# Factoring puzzle

1. Aug 12, 2008

### kenewbie

factoring "puzzle"

For what values of "a" can the following be factored and reduced:

$$\frac {a^2 - 2x -3}{x^2 - 4x + a}$$

Ok, so the first thing on the list is to factor the top term.

$$x = \frac {-(-2) \pm \sqrt{(-2)^2 - 4 * 1 * (-3)} } {2 * 1}$$

The roots are 3 & -1, and the factors then become

$$(x-3)(x+1)$$

So, I want the denominator to become either both, or one of those factors.

I start off by rewriting the denominator as an equation

$$x = \frac {4 \pm \sqrt{16 - 4 * 1 * a} } {2}$$

At this point I can tell that there are only solutions for $$a < 5$$

I know that I want the roots the polynomial to be either 3 or -1 (or both), so I substitute everything inside the square root with R, and check which values I need from the square root.

\begin{align*} \frac{4 + R}{2} = 3\\ 4 + R = 6\\ R = 2\\ \end{align*}

and

\begin{align*} \frac{4 + R}{2} = -1\\ 4 + R = -2\\ R = -6\\ \end{align*}

Since I would be hard pressed to get the square root back as negative 6, I conclude that I want the result of the square root to be 2.

In other words

\begin{align*} \sqrt{16 - 4 * 1 * a} = 2\\ 16 - 4a = 4\\ a = 3\\ \end{align*}

Finally there. I factor the polynomial using $$a = 3$$

$$x = \frac {4 \pm \sqrt{16 - 4 * 3} } {2}$$

The roots are 3 and 1 which gives the factors

$$(x-3)(x-1)$$

And I can now factor the original rational expression

$$\frac {a^2 - 2x -3}{x^2 - 4x + a} = \frac {(x-3)(x+1)} {(x-3)(x-1)} = \frac {x + 1}{ x -1}$$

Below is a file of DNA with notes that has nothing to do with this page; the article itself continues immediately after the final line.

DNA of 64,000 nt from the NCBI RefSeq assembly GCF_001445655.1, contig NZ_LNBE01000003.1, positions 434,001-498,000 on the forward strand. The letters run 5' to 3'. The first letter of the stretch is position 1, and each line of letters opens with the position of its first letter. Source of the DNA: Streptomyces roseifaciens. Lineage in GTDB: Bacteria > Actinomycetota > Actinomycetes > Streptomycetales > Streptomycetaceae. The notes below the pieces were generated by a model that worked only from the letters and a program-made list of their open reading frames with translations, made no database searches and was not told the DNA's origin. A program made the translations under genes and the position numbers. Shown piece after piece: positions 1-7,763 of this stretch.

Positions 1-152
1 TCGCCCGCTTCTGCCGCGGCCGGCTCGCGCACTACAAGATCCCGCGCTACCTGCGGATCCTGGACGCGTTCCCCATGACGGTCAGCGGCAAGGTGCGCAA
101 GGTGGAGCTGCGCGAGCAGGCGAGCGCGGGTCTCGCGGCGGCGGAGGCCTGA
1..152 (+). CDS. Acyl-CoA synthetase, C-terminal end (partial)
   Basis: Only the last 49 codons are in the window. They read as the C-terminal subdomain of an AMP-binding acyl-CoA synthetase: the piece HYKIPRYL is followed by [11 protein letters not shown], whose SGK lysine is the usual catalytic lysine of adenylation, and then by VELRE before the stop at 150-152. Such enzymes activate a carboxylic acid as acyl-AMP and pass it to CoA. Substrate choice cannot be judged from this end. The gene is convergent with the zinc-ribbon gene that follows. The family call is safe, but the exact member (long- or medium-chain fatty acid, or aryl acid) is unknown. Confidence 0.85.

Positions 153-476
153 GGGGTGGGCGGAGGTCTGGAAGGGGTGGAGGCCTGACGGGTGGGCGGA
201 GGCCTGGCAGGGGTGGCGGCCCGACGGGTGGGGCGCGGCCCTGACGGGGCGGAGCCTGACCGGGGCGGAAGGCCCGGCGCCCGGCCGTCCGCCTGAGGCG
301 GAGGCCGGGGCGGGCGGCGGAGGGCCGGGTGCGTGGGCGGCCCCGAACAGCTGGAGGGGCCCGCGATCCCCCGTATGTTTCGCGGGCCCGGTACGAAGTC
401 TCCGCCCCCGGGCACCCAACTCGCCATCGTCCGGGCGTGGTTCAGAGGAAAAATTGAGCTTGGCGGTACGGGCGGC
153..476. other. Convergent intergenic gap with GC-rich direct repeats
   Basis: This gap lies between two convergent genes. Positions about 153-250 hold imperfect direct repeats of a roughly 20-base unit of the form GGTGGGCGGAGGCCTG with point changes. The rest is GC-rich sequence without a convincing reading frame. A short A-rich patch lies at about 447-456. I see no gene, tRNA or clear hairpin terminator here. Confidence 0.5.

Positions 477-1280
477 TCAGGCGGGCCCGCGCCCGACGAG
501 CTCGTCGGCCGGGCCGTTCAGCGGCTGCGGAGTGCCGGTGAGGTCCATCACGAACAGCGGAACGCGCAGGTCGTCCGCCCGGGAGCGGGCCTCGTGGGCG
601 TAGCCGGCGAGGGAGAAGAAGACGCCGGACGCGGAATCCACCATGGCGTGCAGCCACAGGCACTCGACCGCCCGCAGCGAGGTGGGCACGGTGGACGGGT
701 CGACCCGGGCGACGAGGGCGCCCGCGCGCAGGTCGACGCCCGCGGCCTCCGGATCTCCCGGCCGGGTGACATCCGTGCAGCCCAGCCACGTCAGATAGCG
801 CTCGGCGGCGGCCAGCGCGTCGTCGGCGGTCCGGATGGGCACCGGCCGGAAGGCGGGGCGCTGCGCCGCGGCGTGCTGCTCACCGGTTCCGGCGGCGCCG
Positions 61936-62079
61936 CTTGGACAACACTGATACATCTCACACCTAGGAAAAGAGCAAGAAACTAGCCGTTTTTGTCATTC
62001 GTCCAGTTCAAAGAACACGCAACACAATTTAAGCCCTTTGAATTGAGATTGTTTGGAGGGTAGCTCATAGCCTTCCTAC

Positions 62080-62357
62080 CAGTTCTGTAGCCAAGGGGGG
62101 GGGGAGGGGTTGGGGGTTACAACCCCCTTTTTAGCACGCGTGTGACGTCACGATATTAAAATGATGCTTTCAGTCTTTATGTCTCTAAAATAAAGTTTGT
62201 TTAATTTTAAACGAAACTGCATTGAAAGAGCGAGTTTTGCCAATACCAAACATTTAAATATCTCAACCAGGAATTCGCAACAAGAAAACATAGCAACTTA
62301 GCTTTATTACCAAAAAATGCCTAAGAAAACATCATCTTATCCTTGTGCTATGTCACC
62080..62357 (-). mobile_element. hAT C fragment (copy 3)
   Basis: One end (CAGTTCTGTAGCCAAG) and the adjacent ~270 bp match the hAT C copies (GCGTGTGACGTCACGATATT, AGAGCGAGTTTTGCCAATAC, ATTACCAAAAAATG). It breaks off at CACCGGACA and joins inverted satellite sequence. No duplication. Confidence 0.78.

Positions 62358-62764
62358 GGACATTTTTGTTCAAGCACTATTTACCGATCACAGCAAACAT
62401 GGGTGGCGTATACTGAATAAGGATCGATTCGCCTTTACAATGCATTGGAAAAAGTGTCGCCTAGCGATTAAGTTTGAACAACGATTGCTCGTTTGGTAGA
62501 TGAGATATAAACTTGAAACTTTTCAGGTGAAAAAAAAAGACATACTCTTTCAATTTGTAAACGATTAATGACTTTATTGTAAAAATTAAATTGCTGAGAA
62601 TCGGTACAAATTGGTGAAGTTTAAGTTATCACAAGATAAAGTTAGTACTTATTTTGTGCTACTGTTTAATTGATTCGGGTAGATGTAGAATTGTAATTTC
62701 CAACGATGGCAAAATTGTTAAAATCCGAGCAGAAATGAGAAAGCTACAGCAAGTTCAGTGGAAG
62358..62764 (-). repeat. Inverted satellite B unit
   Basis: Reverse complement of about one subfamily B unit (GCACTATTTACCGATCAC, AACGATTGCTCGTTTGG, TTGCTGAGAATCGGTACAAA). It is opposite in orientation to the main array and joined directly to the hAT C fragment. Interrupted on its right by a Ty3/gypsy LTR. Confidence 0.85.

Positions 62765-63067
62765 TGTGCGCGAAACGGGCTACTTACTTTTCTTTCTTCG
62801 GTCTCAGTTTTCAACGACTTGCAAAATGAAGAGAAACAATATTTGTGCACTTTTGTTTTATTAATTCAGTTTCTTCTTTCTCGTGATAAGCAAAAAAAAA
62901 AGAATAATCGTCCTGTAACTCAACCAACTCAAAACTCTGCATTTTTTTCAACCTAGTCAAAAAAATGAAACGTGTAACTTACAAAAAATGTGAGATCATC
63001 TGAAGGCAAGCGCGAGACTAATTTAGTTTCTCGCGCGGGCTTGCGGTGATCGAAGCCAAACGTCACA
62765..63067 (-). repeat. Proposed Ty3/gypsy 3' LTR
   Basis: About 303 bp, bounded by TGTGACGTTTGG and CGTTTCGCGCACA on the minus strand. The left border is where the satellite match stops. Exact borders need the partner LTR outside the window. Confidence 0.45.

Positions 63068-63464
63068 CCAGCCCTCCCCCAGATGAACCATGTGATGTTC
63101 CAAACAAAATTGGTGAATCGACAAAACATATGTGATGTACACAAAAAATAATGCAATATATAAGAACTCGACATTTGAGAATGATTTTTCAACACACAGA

However, there are two things that bug me to no end. First off the are two solutions listed, 3 and -5. I only found one of them, but I cant see where I went wrong and "missed" the second one?

The other thing is that I found my approach rather long winded, and I wondered if there was a better way to do this kind of problems?

Thanks for any feedback.

k

2. Aug 12, 2008

### tiny-tim

Hi kenewbie!
(I assume you mean $$\frac {x^2 - 2x -3}{x^2 - 4x + a}$$) ?

erm … yes!

Two methods (basically the same):

i] Just use long division, first with (x - 3) and then with (x + 1).

The remainder will be a + something, which you want to be zero.

ii] You want 3 or 1 to be a root of the denominator, so just plug 3 or 1 into it, again you get the remainder!

3. Aug 12, 2008

### kenewbie

Re: factoring "puzzle"

I'm afraid I don't quite get what you mean. Can I bother you to type out examples how how you would do it?

k

4. Aug 12, 2008

### kenewbie

Re: factoring "puzzle"

ooh, I think I see why I missed the -5 solution.

I used $$4 + R$$ instead of $$4 \pm R$$, which would allow me to use the -6 as just 6, which would have come out with -5 as a root.

k

5. Aug 12, 2008

### tiny-tim

Well, for example, if you want x2 - 4x + a to be divisible by (x - b),

then b will be a root,

and so b2 - 4b + a must be zero ("Remainder Theorem").

6. Aug 12, 2008

### kenewbie

Re: factoring "puzzle"

Aha. I haven't learned "polynomial long division" or "polynomial remainder theorem" yet, but I see they both have neat little articles on wikipedia, so I'll look into them.

Thanks

k